Bug Toy is a simple radio controlled robot. It is part of the distributed robot Audrey.
With Mood Lighting
Chassis, Wheels, and Tracks
1 x #61 Tamiya 70097 Twin-Motor Gearbox Kit = 8.95
1 x #106 Tamiya 70100 Track and Wheel Set = 9.50
1 x #79 Tamiya 70098 Universal Plate Set = 6.25
754410 Dual H-Bridge IC DataSheet
Mini-BOA H-Bridge (Relay + Tip122)
RF Link 2400bps Receiver - 434MHz - using Arduino library VirtualWire
Bug Toy's Guts
Here are the guts of the Bug Toy. The 3 types of electronic parts used in this project are a motor controller, a micro-controller, and a RF module. The motor controller allows the motors to turn in the appropriate direction and speed. The motor controller is controlled by the micro-controller, which is the Bug Toys brain. The RF module is also connected to the microcontroller. It receives instructions on what to do from my home computer. The code running on the micro-controller in Bug Toy is fairly simple. It reads the data from the RF module and executes the appropriate action.
Home Computer and RF Transmitter
The transmitter is connected to my original Arduino (notice the burned out cap :P - still works though). MyRobotLab runs on the home computer and does all the video processing, voice recognition, joystick, internet connectivity and other synchronizing. Commands are sent via USB to this Arduino, then transmitted to Bug Toy.
I had some issues with my original motor controller, so I redesigned it. So far, I have had no problems with the second design. It was inspired by BaseOverApex's design at letsmakerobots. He designed a controller to drive a very large load. I scaled down the components, and exchanged the FET with a common TIP122.
Motor Driver Schematic
Motor Driver Schematic (retired)
Motor Driver Art (retired)
Lessons learned. Don't "Print" From Eagle Cad to pdf or ps to toner transfer, the images are not too good and they have blurry edges. Its much better to "Export" to an png. Eagle exports inverted, probably for UV printing. I was unable to invert in Eagle but GIMP was very useful as usual and got the job done.
Etched 2 - Bit 754410 Motor Controller
The 754410 seemed like a good choice for a motor controller, except it was a 4 bridge chip and would take 4 data lines to drive. In some cases with large motors you might want to do high-side, low-side or regenerative braking. But, with small motors, I don't see the point in having to control all 4 gates, so I added a few resistors and transistors to turn it into a 2-Bit controller 1 bit for PWM and 1 bit for direction.
Tamiya Gear Motors
From previous failures I finally figured out what I was looking for, "A extremely low rpm high torque gear motor". The Tamiya dual gear motor seemed like a good fit. 204:1 is a good ratio. When it arrived, I was a little surprised it needed to be assembled. It was really quite "fun" to put all the gears together and follow the very detailed picture diagrams.
In the end the high torque to low rpm was great but there were a couple problems. The biggest was a irritating squeal and loud chatter. Searching the web, it seemed others had this problem too. Some thought of adding a washer to the first gear to push it closer to the motor. I pushed the gear with my finger closer to the motor and the noise substantially decreased in volume. So, I disassembled the whole thing to put on one of the smallest washers on hand, only to find out the housing would not close properly. That did not work.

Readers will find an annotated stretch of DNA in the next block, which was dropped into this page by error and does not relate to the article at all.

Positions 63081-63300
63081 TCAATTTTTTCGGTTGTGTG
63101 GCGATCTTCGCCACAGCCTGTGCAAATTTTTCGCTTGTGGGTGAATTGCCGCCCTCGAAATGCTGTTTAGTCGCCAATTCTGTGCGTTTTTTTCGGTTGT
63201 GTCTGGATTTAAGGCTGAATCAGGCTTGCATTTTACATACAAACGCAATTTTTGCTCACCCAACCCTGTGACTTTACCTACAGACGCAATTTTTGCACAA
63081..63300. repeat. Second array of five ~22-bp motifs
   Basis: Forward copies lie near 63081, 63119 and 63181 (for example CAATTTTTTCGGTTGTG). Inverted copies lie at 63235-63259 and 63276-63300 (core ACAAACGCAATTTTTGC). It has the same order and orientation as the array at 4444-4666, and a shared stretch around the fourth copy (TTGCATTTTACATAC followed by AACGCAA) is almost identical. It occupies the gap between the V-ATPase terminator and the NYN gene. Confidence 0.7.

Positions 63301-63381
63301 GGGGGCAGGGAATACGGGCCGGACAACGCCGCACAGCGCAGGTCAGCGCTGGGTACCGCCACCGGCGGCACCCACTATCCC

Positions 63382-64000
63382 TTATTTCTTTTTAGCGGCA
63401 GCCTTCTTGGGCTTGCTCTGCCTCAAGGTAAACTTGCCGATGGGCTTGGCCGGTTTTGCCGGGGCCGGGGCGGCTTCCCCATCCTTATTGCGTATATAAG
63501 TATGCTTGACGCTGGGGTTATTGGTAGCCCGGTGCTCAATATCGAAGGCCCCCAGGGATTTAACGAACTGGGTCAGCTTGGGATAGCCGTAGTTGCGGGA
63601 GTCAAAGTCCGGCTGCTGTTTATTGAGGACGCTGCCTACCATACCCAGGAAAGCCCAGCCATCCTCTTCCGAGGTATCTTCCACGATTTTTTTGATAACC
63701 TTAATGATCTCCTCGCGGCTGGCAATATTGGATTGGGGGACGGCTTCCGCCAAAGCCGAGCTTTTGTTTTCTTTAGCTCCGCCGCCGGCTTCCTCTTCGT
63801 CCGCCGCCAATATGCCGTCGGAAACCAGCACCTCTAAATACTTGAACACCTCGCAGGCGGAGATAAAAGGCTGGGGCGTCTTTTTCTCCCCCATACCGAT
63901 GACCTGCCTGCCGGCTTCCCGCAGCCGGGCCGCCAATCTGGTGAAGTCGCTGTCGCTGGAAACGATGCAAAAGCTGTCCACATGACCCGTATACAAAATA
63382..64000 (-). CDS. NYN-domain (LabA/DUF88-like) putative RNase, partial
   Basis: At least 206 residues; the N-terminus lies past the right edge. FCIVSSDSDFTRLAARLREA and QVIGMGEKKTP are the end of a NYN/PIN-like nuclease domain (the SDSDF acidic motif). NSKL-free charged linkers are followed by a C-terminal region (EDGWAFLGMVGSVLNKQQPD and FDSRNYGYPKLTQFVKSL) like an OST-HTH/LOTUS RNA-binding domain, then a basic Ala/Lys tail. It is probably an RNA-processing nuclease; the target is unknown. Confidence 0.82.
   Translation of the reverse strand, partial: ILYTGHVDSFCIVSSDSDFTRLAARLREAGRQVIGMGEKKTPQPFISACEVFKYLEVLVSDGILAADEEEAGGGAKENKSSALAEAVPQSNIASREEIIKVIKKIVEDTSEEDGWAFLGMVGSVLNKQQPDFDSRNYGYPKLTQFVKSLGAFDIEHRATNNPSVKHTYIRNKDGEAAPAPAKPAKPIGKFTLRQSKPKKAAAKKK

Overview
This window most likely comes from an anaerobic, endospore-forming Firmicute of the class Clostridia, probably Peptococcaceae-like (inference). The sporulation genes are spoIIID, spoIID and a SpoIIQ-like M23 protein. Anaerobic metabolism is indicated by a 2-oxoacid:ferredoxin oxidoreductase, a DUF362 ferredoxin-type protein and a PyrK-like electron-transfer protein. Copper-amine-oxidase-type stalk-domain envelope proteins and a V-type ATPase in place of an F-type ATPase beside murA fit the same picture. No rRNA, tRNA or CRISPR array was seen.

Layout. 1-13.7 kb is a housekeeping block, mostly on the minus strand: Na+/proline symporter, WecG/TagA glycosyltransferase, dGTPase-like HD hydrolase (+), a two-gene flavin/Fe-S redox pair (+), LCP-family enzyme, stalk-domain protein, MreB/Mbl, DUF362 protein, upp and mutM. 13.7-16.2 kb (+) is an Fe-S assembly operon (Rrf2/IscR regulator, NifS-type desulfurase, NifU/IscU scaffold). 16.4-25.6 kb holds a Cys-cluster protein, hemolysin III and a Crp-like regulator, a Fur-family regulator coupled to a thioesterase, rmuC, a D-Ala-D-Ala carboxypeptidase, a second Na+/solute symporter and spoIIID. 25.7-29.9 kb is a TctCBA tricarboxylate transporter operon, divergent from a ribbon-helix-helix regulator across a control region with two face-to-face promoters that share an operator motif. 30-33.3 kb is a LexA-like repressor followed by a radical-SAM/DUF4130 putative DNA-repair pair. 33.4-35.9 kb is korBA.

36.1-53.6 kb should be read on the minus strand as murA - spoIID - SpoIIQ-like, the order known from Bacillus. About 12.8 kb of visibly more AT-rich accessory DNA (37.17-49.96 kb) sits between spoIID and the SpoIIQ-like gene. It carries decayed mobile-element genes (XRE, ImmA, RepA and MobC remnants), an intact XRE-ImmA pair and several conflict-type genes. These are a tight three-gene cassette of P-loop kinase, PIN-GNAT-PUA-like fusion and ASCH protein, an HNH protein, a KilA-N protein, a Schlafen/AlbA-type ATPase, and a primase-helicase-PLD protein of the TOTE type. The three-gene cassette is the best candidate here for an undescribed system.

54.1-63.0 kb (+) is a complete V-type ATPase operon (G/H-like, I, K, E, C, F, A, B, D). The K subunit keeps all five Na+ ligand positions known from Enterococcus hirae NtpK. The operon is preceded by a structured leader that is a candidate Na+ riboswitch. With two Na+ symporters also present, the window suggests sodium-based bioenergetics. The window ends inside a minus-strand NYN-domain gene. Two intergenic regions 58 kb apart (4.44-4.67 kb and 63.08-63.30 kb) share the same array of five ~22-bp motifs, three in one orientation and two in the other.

The working solution came in the form of the same washer, but shoved between the two motors. This made the gears on the motors come into full contact with the first cog gears. I also added a huge glob of Vaseline to gears. Now the noise is much much more tolerable.
PVC Plastic Sheets
I saw some great work done with PCB as a structural steam punk material. Unfortunately, I was too heavily invested in PVC scrap from a local plastic store ($1/lbs). With a saw and some hot glue, the body began to take shape. PVC will bond well with any glue containing cyanoacrylate (superglue). Underneath the black deck are the batteries and Tamiya gearmotors. Electronics will go on top.
Power Distribution Plugs
If you don't want to commit a breadboard to your bot, but need to break out multiple power and ground cables this quick little plug can be very helpful. Just solder a set of male jumpers and bath all the parts you don't want exposed in hot glue.
- Great quick reference on transistor logic
- Ground Plane Eagle Tutorial
- Instructables Eagle CAD configuration for DIY PCBs
PWM is out on this pin, possibly a VirtualWire conflict
Low = Forward
|8||Virtual Wire RX|
Nothing Worked? Don't Worry, I have days like that too.
Treads came from a salvaged toy. Although the tiny gear motors maintained a good speed the treads were very poorly made and interfered with accurate mobility. A possible solution would be to cut the tracks and wrap each power wheel, so it became a tire instead of a tread.
The found caster worked well, and the turning radius was quite nice. The problem came from having to over power the gear motors to get them to moving. The PWM needed to initially move the motors made them go way to fast. I preferred not going through the complexity of dealing with this problem in software. Someone suggested that I grease the gearbox. This might be worthwhile in the future, although, I was not able to find a easy way to open the gearbox.
The motors, wheels, and gearboxes all came from the same Lego like kit. This was "close" to successful. The power system did not brown out when the motors stalled. I don't think the motors were very electrically noisy as communication was fairly robust. The speed was pretty slow which was desirable, however there was a considerable amount of overshoot.